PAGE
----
Hide the folder name (only show files)

If you right-click on the folder menu's button in the taskbar and uncheck "Show Title", the folder name will be hidden, and only its content will be shown, directly in the taskbar. Which setting is better depends entirely on how you use your folder toolbars. Here's the before (default) and after: Show or hide the title (folder name) from the taskbar As before, you can click on the double chevron button to access the folder's content; if you click on the subfolder, now visible in the right screenshot, it will open in Windows Explorer. To view its content, as you were able to do before, click on the double chevron button: the subfolder will also appear in there, but this time as a submenu, which expands its files and sub-subfolders in submenus :)

Note: the double chevron button is only visible when there are more files and subfolders than the ones currently visible. Just drag the slider (dots) towards the right to make the visible content smaller. (Remember that the resize handles (dots) are only visible when your taskbar is unlocked.)

Hide file and folder icons from the taskbar toolbars

Right-click on the folder's name, and uncheck "Show Text" from the context menu: your taskbar will now only show icons for the files and folders. To view the name of a file or folder, just hover your cursor above the icon, and Windows 7 will show a tooltip with file name, type, size, and date: Show file name, type, size and date in the taskbar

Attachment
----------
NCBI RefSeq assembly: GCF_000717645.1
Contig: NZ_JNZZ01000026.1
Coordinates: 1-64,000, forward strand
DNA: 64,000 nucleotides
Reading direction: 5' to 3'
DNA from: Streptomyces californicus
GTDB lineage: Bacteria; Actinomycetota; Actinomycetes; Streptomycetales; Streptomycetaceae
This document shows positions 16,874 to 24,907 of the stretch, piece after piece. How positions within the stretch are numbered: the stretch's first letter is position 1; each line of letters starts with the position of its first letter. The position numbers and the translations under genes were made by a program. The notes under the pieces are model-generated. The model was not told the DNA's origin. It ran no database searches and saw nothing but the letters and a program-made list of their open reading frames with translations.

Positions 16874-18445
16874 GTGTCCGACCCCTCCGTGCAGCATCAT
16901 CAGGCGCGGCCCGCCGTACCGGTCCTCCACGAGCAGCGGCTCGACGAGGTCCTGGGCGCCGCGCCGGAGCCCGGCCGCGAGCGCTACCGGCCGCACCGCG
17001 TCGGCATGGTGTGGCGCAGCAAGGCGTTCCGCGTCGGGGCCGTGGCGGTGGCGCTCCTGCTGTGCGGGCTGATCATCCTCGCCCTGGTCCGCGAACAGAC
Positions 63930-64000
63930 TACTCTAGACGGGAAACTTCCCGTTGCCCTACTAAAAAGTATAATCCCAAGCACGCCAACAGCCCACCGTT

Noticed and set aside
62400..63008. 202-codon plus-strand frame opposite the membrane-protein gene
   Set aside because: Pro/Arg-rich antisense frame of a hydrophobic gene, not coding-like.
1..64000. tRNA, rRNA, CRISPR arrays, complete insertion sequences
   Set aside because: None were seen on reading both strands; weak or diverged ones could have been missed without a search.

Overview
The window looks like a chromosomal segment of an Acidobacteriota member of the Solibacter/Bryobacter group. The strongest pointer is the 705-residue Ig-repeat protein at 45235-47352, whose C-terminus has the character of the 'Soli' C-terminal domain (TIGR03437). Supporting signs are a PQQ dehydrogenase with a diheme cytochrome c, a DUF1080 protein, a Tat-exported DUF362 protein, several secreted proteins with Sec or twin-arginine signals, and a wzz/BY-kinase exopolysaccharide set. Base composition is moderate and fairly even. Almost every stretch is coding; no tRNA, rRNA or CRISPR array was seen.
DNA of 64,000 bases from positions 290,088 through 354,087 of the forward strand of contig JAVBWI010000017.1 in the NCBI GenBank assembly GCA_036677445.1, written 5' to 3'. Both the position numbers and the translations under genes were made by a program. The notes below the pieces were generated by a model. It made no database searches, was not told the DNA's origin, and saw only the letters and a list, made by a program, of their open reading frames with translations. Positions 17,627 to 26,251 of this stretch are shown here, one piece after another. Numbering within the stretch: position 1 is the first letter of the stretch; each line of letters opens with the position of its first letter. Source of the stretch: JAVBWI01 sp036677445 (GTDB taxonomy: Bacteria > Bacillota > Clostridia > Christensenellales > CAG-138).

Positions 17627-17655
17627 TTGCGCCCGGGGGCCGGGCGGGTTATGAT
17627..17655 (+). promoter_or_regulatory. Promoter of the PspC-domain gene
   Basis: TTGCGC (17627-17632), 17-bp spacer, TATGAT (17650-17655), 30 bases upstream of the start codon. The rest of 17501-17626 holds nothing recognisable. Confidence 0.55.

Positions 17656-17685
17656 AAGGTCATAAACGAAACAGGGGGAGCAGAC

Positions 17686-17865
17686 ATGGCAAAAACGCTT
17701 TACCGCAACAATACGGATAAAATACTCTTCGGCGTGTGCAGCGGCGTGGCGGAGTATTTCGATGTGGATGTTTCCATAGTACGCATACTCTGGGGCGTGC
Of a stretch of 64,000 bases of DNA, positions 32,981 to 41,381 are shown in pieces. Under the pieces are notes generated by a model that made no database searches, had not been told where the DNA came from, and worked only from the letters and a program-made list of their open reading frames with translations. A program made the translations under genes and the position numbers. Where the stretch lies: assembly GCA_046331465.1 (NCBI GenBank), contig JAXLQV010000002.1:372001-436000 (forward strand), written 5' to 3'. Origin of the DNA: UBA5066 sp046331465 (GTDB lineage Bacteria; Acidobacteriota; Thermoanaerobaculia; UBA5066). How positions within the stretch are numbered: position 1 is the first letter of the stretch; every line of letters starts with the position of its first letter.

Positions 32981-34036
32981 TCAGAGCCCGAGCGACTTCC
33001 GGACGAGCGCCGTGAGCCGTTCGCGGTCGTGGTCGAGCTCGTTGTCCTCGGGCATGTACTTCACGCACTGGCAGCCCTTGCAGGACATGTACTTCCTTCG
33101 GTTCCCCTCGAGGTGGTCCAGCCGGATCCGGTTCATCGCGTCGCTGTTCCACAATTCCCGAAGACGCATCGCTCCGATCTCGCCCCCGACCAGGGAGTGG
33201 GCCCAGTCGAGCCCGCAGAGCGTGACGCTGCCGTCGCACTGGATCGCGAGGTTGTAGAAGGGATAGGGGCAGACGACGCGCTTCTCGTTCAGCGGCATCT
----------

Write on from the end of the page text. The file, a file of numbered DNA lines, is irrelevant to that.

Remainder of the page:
Close a taskbar toolbar

Close / hide a folder shortcut toolbar from the taskbar Once you no longer need to have access to a folder and its content from the taskbar, right-click on the folder name (not one of its files or subfolders), and choose "Close toolbar" from the menu. To prevent hiding a folder by accident, Windows 7 will show you the "You have chosen to close the {folder name} toolbar (...)" confirmation message. Click OK to hide the folder toolbar, or Cancel to keep it on the taskbar. Consider leaving the "In the future, do not show me this dialog box" checkbox unchecked: it will prevent you from closing taskbar toolbars without meaning to! (You can also remove a taskbar toolbar by unchecking its name from the Toolbars submenu.)

Default taskbar items in Toolbars submenu Note: earlier versions of Windows would "remember" folders recently added to the taskbar. That's no longer the case, and all you'll see in the Toolbars submenu are the four default items: Address (adds a internet address bar from which you can launch websites in your default web browser), Links (shows URLs added to Internet Explorer's "Links" bookmark folder), Desktop (to add a menu showing files and folders on your desktop), and "New Toolbar".